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New Research Shows Ford's Adaptive Cruise Control Can Minimize ‘Phantom' Traffic Jams

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【Summary】Ford Motor Company has teamed up with researchers at Vanderbilt University to demonstrate that the widespread use of its adaptive cruise control can reduce traffic jams caused by drivers constantly accelerating and braking.

Eric Walz    Jun 29, 2018 12:51 PM PT
New Research Shows Ford's Adaptive Cruise Control Can Minimize ‘Phantom' Traffic Jams
author: Eric Walz   

Driving in stop and go traffic is incredibly frustrating for most drivers. However, without being caused by an accident, this type of traffic is often caused by drivers themselves, as drivers often accelerate too fast and brake abruptly or too early, causing the drivers of all of the cars behind them to brake as well. This behavior often slows traffic to a crawl.

Ford Motor Company has teamed up with researchers at Vanderbilt University to demonstrate that the widespread use of its adaptive cruise control can reduce traffic jams caused by drivers constantly accelerating and braking.

The Ford and Vanderbilt University researchers demonstrated this week that these so-called ‘phantom traffic jams' could be minimized with widespread use of adaptive cruise control (ACC) which is available on many makes and models. Adaptive cruise control automatically matches the prevailing speed of traffic, allowing the driver to set a fixed following distance from the car ahead.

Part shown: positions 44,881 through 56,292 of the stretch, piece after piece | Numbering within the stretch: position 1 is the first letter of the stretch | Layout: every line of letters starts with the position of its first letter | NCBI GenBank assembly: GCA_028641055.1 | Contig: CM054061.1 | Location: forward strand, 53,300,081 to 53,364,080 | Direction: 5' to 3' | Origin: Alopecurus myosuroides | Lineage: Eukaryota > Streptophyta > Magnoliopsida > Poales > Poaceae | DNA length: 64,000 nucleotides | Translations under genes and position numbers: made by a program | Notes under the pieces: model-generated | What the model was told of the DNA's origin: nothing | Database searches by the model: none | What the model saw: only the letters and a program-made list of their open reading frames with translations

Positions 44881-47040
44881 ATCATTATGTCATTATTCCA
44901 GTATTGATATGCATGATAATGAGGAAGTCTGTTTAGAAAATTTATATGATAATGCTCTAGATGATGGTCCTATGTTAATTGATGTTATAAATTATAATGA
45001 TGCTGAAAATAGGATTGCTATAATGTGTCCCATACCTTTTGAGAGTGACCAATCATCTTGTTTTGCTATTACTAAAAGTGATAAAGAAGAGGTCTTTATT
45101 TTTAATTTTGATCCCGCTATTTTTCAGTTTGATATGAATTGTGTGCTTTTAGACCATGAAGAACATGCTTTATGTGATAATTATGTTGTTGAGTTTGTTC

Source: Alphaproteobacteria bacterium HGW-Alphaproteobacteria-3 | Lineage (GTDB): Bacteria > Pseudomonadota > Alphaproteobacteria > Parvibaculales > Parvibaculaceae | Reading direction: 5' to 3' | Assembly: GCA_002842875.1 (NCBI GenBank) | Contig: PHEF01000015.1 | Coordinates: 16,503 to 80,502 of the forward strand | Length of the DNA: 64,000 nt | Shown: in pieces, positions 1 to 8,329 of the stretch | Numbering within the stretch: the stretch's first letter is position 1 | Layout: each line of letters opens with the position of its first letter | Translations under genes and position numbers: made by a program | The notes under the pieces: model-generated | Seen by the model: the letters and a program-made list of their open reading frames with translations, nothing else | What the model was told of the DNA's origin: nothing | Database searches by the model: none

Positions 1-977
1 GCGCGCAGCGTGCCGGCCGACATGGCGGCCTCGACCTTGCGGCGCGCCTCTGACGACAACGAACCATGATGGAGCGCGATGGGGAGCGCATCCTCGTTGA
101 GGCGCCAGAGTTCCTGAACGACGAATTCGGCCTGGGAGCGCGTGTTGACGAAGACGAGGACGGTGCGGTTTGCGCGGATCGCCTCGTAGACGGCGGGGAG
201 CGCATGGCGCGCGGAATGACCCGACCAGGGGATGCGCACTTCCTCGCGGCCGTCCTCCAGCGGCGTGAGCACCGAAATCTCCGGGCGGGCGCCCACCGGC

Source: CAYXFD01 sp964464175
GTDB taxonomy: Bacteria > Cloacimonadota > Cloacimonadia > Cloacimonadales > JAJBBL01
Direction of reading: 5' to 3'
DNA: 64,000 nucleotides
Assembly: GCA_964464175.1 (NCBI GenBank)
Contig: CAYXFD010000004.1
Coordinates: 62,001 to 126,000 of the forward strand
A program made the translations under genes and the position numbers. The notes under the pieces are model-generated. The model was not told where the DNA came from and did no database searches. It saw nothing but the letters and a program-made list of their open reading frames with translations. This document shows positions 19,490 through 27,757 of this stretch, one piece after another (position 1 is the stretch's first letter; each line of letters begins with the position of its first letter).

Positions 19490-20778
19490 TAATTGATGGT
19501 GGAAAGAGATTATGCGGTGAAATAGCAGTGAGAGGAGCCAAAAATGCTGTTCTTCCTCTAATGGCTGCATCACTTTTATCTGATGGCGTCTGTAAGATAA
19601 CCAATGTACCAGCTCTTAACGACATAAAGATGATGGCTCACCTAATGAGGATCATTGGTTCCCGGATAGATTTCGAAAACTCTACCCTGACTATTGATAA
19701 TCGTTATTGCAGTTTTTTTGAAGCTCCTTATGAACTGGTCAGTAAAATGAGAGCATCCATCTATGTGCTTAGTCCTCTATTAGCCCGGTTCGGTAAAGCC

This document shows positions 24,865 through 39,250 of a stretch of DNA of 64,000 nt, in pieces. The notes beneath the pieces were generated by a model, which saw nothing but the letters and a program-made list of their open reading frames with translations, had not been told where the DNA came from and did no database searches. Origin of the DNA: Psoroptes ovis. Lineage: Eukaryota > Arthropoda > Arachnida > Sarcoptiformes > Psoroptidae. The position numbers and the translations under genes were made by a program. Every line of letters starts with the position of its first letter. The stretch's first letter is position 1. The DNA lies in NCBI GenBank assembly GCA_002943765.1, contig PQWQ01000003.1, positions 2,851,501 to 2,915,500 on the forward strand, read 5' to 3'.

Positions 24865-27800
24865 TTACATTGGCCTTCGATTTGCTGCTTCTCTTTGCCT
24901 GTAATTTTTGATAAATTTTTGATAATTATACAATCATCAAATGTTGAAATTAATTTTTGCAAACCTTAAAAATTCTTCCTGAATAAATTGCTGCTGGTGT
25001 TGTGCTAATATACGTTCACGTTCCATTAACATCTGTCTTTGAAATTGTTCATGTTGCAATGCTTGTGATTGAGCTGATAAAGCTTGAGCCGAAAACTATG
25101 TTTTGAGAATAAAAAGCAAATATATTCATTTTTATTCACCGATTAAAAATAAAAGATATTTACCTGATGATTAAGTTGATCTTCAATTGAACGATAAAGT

The team conducted what is believed to be the most realistic demonstration of its kind, showing that existing technology could help minimize phantom traffic jams, which appear to happen for no reason and can cause hazardous traffic backups.

The test was conducted on a closed Ford test track in Detroit using 36 drivers lined up in three rows of twelve vehicles that simulated normal highway traffic. The lead vehicles in each lane slowed from 60 to 40 mph to mimic a traffic disturbance.

Without the ACC technology, the drivers each braked harder than the vehicle ahead, which led to a braking disruption that became more pronounced further down the traffic stream. Drivers not using ACC amplified the initial braking event, in some cases to the point where traffic slowed to a crawl.

For the second part of the test, the 36 drivers drove the same course without using ACC, requiring them to manually brake and accelerate the vehicle. The results showed that vehicles using adaptive cruise control reduced the impact of a braking event more than those vehicles without the technology. Even with just one in three vehicles using adaptive cruise control, the test yielded similar results in reducing traffic.

The test was repeated with all vehicles using adaptive cruise control set at 62 mph, just slightly higher than the lead vehicles to ensure the vehicles remained in a constant platoon. In these demonstrations, the ACC systems outperformed the human drivers in almost every braking situation.

In one of the tests, the ACC actually suppressed the braking wave so the last car in the lane only slowed by 5 mph instead of coming to a stand-still.

"A fun Fourth of July family road trip can quickly become irritating when traffic slows to a crawl – especially once you learn there was no reason for the gridlock," said Michael Kane, supervisor, Ford Co-Pilot360 Technology. "We encourage Ford owners who have adaptive cruise control to use it during their summer travels in the hope this smart technology today can be that first step to help ease commutes."